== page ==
Eric Knoff is one of our featured presenters at ESAW. He comes to us from the Gallatin National Forest Avlanche Center. We are very excited to have him join us on November 11 at Fryeburg Academy.
Guiding big mountains in the summer and avalanche forecasting in the winter sounds like an idyllic combination. Eric Knoff seems to have it figured out. Upon receiving his diploma from Montana State University in 2000, Knoff worked for a stint with the NRCS. In 2002, his real education began as he started working with the Snowbird Ski Patrol. In 2009, having caught the attention of his snow mentor Doug Chabot, Eric joined the Gallatin National Forest Avalanche Center, where he currently works. In addition to forecasting for the Gallatin, Eric forecasts for the National Park Service in Glacier National Park, helping the road crew with plowing the Going-To-The-Sun Road.
Climbing has always been a passion for Knoff. In 2003, he began working for Exum Guides in Jackson, WY. In addition to guiding in the Tetons, Eric soon found himself guiding bigger mountains around the world. The consummate guide, desring more than just guiding clients, Eric has instructed at the Khumbu Climbing Center in Nepal. The KCC instructs Nepalese about high-altitude mountaineering, wilderness medecine, and mountain rescue. Recently, he’s given up guiding big mountains and replaced it with his lifelong passion of guiding fishing trips.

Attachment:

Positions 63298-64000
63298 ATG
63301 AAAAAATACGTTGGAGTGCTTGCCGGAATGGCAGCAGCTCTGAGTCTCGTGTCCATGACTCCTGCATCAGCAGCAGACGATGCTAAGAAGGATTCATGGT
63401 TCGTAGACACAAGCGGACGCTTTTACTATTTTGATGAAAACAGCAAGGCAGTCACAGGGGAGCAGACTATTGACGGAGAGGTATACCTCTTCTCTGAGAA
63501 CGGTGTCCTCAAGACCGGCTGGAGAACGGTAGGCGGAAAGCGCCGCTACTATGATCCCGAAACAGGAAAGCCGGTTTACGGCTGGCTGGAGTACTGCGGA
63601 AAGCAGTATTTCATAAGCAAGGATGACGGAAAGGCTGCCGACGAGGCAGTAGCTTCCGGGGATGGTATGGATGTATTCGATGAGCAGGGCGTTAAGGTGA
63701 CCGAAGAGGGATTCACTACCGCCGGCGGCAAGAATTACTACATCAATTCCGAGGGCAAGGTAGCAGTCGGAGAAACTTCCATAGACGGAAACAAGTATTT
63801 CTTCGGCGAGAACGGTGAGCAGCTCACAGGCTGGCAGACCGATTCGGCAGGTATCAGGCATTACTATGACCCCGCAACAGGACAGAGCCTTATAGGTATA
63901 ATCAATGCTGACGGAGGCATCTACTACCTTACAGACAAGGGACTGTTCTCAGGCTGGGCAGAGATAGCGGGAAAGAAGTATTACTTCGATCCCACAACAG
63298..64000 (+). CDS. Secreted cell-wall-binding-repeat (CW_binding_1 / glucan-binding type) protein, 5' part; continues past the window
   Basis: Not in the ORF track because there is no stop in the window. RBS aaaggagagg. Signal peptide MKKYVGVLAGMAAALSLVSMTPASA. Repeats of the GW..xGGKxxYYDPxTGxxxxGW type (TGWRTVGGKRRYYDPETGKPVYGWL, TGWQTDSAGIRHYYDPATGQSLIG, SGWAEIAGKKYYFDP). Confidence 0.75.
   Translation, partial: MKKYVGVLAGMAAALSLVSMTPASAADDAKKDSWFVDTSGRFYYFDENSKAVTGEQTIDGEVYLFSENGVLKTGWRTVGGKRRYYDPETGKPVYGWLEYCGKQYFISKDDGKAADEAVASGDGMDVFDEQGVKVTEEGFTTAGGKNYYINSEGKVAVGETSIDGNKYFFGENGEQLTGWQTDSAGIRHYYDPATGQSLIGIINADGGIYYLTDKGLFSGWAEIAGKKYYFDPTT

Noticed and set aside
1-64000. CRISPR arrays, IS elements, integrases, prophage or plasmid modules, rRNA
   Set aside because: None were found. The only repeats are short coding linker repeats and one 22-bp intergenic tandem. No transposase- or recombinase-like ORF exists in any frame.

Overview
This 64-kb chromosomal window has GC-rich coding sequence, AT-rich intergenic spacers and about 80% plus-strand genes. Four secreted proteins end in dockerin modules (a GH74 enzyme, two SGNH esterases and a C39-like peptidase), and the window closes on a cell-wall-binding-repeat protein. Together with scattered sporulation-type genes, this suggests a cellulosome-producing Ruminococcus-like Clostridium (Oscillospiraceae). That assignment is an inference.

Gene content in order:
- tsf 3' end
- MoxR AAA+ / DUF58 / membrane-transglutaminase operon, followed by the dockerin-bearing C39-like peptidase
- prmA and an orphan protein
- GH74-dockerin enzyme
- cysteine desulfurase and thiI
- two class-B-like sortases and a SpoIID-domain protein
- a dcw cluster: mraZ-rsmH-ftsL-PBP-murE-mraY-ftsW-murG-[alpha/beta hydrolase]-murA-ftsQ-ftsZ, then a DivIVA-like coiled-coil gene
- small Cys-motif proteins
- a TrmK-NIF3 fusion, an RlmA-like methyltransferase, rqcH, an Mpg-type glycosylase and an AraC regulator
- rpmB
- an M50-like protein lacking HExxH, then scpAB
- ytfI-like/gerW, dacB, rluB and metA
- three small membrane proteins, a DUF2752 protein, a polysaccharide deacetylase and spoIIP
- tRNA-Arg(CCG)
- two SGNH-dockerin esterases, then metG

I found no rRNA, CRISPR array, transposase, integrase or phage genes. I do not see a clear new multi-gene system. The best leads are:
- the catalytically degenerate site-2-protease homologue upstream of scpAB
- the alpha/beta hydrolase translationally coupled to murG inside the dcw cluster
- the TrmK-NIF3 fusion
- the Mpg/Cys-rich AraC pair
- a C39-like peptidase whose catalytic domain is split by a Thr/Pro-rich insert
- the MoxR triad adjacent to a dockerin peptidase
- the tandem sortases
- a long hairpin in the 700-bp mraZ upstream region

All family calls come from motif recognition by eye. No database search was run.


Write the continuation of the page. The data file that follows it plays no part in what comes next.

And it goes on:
When asked about what his favorite past-time, Eric says it’s a toss-up between skiing and fishing. Fishing is relaxing and compared to all the things you have to cram in a ski pack, it’s a lightweight sport and has relativley no objective danger. But on the flip side, fishing doesn’t give you stories like this one:
All-time favorite ski descent was the NE Face of Mt Cannon in Glacier National Park. It was a first descent and special because I skied it with my brother. The face rises 5,000 vertical feet above the Going-to-the Sun Road and has significant exposure due to its 45+ degree slope angle and a 150 foot cliff in the middle of the face. My brother soloed the cliff and belayed me up. While following my brothers footsteps across a snowbridge that spanned a scary moat at the base of cliff, the snowbridge collapsed and I was caught by the rope (I nearly crapped my pants). If I had not been on belay it would have been an ugly situation. We climbed and skied the face without further incident.
Don’t forget to register for ESAW at www.esaw.org and have a chance to meet Eric Knoff on november 11!